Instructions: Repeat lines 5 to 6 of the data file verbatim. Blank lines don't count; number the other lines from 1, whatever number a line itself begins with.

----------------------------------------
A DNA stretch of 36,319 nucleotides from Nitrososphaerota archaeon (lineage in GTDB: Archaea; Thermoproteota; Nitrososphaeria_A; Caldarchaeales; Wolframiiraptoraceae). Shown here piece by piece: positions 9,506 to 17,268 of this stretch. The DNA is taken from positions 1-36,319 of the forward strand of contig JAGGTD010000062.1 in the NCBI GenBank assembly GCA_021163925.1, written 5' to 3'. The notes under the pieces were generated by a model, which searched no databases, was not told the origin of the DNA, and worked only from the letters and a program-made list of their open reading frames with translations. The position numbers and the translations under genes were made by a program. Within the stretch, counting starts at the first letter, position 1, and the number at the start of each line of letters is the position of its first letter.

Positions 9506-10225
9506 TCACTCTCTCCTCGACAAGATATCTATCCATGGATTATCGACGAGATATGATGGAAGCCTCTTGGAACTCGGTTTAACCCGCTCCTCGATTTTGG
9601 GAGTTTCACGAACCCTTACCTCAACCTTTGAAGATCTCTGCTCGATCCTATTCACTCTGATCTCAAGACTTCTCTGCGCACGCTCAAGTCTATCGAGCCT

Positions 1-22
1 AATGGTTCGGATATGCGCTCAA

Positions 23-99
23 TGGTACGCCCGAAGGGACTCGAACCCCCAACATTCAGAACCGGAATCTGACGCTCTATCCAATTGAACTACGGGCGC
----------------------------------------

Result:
Positions 1-22
1 AATGGTTCGGATATGCGCTCAA